Birmingham, often referred to as the UK’s second capital, is a part of the country that is renowned for its industry, infrastructure and bustling metropolitan areas, but what many people are unaware of is its green and biophilic reputation.
Birmingham boasts over 8,000 acres of green space and features 571 parks – 15 of which have been awarded Green Flag status. Around 25% of the dynamic city is green space according to Esri UK’s analysis of Landsat 8 satellite images, making it the UK’s fourth greenest city.
Research from BBC suggests that living in an urban area that possesses plenty of green space has “a long-lasting positive impact on people’s mental well-being”. As well as this, there are a plethora of physical health benefits in living in an area surrounded by nature; over 80 of Birmingham’s parks and green spaces host free outdoor activities as part of the Active Wellbeing Society programme.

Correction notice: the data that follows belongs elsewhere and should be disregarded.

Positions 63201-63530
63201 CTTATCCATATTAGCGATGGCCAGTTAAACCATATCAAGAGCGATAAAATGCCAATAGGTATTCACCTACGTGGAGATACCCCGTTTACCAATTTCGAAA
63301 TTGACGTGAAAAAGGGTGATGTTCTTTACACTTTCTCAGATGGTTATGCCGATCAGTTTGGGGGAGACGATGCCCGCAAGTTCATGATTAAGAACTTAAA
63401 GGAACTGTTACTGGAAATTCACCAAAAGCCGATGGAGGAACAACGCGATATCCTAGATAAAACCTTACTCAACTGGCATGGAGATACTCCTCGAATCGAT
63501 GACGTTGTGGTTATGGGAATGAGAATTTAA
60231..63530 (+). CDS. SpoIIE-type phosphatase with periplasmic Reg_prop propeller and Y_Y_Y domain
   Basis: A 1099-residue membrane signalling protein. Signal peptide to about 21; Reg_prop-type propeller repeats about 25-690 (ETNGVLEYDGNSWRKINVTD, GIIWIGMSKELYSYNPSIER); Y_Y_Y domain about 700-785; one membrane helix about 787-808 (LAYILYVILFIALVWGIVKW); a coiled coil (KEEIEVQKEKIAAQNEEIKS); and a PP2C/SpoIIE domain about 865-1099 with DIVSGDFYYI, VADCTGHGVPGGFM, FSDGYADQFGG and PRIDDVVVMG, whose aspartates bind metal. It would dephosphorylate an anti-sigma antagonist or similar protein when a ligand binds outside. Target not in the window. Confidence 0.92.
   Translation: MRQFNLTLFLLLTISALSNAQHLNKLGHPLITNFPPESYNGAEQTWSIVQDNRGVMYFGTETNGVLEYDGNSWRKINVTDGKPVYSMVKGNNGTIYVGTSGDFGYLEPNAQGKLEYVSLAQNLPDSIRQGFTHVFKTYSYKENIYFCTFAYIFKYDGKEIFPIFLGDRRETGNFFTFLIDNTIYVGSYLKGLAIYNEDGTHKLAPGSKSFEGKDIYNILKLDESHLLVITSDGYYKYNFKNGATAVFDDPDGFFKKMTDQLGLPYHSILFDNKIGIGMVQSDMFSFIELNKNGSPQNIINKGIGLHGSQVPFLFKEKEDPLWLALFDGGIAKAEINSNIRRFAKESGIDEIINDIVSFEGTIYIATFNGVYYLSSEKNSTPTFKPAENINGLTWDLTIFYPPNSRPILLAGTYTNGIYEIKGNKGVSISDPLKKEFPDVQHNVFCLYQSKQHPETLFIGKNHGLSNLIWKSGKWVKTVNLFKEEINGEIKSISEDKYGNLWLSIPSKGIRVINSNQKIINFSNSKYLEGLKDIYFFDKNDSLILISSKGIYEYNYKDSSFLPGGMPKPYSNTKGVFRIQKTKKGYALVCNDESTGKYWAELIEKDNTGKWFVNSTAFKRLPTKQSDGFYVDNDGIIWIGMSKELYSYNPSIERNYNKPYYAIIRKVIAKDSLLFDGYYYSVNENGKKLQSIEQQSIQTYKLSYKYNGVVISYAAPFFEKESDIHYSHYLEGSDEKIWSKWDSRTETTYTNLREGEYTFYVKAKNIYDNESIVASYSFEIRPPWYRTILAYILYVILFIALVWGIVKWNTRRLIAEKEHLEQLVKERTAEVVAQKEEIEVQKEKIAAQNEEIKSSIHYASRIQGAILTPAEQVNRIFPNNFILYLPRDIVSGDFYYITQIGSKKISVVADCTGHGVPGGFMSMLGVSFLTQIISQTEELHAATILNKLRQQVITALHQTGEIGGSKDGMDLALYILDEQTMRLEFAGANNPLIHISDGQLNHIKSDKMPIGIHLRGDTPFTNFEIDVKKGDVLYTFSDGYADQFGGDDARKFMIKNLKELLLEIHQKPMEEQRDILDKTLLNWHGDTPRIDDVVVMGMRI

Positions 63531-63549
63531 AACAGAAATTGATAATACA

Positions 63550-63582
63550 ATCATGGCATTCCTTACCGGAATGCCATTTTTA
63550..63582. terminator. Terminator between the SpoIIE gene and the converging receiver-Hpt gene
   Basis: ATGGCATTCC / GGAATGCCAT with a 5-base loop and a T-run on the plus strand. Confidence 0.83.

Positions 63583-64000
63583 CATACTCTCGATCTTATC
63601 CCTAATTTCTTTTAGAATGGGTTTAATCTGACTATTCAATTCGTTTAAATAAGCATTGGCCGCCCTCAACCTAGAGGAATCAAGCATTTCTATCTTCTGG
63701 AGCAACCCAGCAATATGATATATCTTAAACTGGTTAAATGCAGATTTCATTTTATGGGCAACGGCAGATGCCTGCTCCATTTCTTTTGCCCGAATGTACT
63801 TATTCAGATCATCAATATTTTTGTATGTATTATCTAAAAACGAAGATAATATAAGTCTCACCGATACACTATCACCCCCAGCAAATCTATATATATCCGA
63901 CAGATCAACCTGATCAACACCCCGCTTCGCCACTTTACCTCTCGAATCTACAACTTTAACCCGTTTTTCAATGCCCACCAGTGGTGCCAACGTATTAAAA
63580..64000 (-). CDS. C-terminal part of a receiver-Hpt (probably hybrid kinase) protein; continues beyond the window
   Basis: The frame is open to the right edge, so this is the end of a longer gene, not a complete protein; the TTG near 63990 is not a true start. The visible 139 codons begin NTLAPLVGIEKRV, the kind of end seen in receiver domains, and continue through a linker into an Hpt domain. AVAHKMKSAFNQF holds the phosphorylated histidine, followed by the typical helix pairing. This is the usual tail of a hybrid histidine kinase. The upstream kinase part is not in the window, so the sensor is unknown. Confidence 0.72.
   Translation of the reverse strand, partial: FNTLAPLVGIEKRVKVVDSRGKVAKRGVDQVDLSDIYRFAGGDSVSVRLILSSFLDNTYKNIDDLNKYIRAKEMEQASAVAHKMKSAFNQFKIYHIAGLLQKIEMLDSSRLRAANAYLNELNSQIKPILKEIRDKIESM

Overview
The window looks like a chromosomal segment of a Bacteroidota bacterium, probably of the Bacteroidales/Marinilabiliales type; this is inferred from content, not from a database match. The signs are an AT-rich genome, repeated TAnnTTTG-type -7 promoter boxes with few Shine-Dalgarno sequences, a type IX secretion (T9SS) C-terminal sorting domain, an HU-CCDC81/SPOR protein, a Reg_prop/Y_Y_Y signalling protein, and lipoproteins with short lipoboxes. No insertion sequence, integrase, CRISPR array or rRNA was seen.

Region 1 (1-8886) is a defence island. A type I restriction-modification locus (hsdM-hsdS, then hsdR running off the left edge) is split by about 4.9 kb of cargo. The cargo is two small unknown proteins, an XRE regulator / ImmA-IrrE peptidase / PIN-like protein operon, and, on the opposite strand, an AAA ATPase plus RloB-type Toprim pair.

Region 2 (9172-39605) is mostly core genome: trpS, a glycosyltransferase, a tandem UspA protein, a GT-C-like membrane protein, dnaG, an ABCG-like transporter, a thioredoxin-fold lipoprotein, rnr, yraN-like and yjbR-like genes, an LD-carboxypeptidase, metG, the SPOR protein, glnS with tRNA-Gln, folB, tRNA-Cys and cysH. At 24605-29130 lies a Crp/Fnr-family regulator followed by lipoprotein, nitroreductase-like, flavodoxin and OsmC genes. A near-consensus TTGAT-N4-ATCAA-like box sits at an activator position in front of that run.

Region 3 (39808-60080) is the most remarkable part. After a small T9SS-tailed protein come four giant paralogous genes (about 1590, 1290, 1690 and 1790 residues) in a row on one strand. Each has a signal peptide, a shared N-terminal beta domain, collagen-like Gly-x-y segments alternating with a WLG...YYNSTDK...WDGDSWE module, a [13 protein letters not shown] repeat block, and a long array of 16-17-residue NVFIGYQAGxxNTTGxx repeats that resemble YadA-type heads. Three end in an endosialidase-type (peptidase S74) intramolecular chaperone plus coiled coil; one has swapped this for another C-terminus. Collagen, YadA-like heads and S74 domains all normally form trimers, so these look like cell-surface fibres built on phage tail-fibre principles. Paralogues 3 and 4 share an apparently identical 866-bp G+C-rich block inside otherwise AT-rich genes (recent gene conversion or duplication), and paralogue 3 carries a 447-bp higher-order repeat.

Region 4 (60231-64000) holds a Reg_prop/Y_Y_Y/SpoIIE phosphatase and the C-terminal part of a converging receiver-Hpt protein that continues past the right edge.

Birmingham’s Green Spaces
From city and country parks to botanical gardens and golf courses, Birmingham is home to a diverse range of places to enjoy nature:
Located on the edge of Millenium Point, this 6.75 acre urban park provides the perfect space to enjoy fresh air in the centre of the city. Along with a 190m long canal water feature and 21 jet fountains, this city park is also home to the Birmingham Science Garden – a popular outdoor space created by Thinktank Birmingham dedicated to learning. Here children and adults can engage with over 30 interactive exhibitions based on engineering, mechanics and transportation. In the winter, the West Midlands’ largest ice rink – Ice Skate Birmingham – is located in this park. All in all, this is a wonderful place for people of any age to take part in a fun activity, learn something new or simply relax and enjoy where nature meets the urban landscape.